He points out that, although they take in a lot of cardboard mixed with the organic waste, after several months of decomposition, “You wouldn’t even know there was any cardboard here.”

The same is true of proteins — meat and fish — it all seems to have melted away after a few weeks. That disappearing act is facilitated by bacteria that feasts on that food and in the process creates heat—up to 60 Celsius in the windrow, which further increases bacteria production.

In the second building, the smell is earthy, not putrid. Birdsong fills the air, and the incoming light reminds one of a greenhouse.

In this bright, airy building, the finishing of the compost takes place — with a little more decomposition. In one windrow incomplete compost hosts a colony of mushrooms, which are secondary decomposers. Further down the row, towards the end where a white-looking ash has formed, Cook explains, “is the Goldilocks zone. It’s perfect air, perfect water and your organisms are that whole white seam, it’s where your bacteria are eating. They’re breaking down that material…so what I need to do at this point is screen it, add the water back in, then turn it a little bit more, and it will turn out like that,” he says, pointing to the screened, not yet ground compost. “A lot of work goes into getting it from this point to that point.”

When the GWMF started taking in organic waste for composting, the intake was 700 tons a year. “And right now, were doing 4,000 to 5,000 tons a year and this facility could handle up to 12 to 14,000 a year easily,” says Cook, adding, “Good to have space. Nothing worse than being cramped up.”

Cook walks over to a non-descript gray bundle next to the almost finished windrow and says, “Now there’s something I have trouble with — it’s a bundle of papers. You could probably read them. And there’s why they don’t break up. They’ve got this strap on them; I can’t even cut.”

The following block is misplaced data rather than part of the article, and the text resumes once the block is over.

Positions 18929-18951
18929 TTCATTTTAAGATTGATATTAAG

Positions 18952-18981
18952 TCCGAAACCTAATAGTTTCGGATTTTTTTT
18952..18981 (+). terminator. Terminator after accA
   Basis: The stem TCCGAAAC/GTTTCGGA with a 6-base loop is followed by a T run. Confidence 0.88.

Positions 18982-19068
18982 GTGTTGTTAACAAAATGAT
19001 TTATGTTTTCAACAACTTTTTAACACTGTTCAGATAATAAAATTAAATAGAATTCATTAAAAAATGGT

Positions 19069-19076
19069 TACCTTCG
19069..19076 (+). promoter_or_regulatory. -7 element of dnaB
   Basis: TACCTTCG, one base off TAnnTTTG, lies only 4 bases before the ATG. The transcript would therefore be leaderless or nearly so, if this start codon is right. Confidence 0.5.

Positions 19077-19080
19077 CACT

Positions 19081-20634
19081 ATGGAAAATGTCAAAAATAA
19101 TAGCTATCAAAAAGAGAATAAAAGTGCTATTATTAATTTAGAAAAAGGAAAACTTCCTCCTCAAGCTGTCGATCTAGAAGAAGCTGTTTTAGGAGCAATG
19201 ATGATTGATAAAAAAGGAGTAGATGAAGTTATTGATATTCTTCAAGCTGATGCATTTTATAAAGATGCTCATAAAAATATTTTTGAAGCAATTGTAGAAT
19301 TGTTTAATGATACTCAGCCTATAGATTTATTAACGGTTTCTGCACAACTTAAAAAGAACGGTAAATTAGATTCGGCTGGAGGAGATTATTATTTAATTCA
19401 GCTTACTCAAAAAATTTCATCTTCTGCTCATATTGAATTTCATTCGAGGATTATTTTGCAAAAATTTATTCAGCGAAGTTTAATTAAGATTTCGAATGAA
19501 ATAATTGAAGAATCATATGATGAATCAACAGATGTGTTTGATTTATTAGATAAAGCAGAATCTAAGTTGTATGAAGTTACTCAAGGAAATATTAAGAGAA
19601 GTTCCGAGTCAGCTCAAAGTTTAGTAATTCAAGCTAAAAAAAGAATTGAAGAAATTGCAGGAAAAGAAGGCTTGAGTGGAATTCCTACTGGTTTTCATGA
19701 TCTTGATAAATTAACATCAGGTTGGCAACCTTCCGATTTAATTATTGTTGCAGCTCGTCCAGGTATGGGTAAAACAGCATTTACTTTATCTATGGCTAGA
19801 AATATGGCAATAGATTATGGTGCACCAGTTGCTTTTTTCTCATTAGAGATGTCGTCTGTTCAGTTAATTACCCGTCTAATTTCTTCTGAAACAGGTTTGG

Eventually the box cutter breaks through the twine and last winter’s specials on deli items appear.

“Isn’t that awful,” says Cook, “They’ll never break down like that.”

That’s an issue Cook has to contend with in self-sorted organics: garbage. By the time the compost is ready to go through the sorter, half of the finished pile is pulled out as garbage – plastic, bottles, etc. The rest goes to the new grinder that makes the finest compost Cook has ever produced.

The finished product is a dark silt that resembles ground coffee beans with a few larger chunks. And even at this stage, the pile steams when the front-end loader comes in to scoop up an order for a customer waiting outside in a pickup truck.

This is the point where customer relations take place, jokes Cook, “We’ll load 200 trucks in the spring, and everyone comes and talks.”

Cook typically gives people advice on how to use the compost, “Tips I use at home in my own garden.”

At $20 a yard, people leave the compost facility happy, with a tried-and-true product that will make their green thumbs that much greener.

And the process of turning waste into black gold continues, one green bin at a time.

Lois Ann Dort, Local Journalism Initiative Reporter, Guysborough Journal